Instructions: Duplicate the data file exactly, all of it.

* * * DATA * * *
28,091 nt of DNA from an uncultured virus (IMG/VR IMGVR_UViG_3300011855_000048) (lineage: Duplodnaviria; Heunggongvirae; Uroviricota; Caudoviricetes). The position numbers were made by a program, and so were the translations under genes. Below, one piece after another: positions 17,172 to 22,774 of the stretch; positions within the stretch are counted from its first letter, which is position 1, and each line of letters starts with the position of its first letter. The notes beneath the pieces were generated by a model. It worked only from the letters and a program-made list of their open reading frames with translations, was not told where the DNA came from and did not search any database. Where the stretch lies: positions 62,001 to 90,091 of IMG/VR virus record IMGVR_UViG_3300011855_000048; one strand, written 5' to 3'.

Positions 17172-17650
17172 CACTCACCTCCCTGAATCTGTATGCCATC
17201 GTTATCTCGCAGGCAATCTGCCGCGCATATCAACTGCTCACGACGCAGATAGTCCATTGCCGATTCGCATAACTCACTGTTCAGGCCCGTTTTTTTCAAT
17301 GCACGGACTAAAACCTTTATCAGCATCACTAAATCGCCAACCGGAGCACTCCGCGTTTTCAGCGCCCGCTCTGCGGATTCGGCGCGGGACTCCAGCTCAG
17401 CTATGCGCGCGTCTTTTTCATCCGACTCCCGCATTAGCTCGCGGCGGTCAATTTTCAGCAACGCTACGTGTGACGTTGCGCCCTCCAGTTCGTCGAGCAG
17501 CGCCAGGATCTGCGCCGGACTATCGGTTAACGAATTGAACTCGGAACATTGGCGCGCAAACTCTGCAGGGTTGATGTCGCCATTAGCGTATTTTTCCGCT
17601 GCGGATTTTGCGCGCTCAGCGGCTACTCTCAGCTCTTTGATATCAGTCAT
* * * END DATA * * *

28,091 nt of DNA from an uncultured virus (IMG/VR IMGVR_UViG_3300011855_000048) (lineage: Duplodnaviria; Heunggongvirae; Uroviricota; Caudoviricetes). The position numbers were made by a program, and so were the translations under genes. Below, one piece after another: positions 17,172 to 22,774 of the stretch; positions within the stretch are counted from its first letter, which is position 1, and each line of letters starts with the position of its first letter. The notes beneath the pieces were generated by a model. It worked only from the letters and a program-made list of their open reading frames with translations, was not told where the DNA came from and did not search any database. Where the stretch lies: positions 62,001 to 90,091 of IMG/VR virus record IMGVR_UViG_3300011855_000048; one strand, written 5' to 3'.

Positions 17172-17650
17172 CACTCACCTCCCTGAATCTGTATGCCATC
17201 GTTATCTCGCAGGCAATCTGCCGCGCATATCAACTGCTCACGACGCAGATAGTCCATTGCCGATTCGCATAACTCACTGTTCAGGCCCGTTTTTTTCAAT
17301 GCACGGACTAAAACCTTTATCAGCATCACTAAATCGCCAACCGGAGCACTCCGCGTTTTCAGCGCCCGCTCTGCGGATTCGGCGCGGGACTCCAGCTCAG
17401 CTATGCGCGCGTCTTTTTCATCCGACTCCCGCATTAGCTCGCGGCGGTCAATTTTCAGCAACGCTACGTGTGACGTTGCGCCCTCCAGTTCGTCGAGCAG
17501 CGCCAGGATCTGCGCCGGACTATCGGTTAACGAATTGAACTCGGAACATTGGCGCGCAAACTCTGCAGGGTTGATGTCGCCATTAGCGTATTTTTCCGCT
17601 GCGGATTTTGCGCGCTCAGCGGCTACTCTCAGCTCTTTGATATCAGTCAT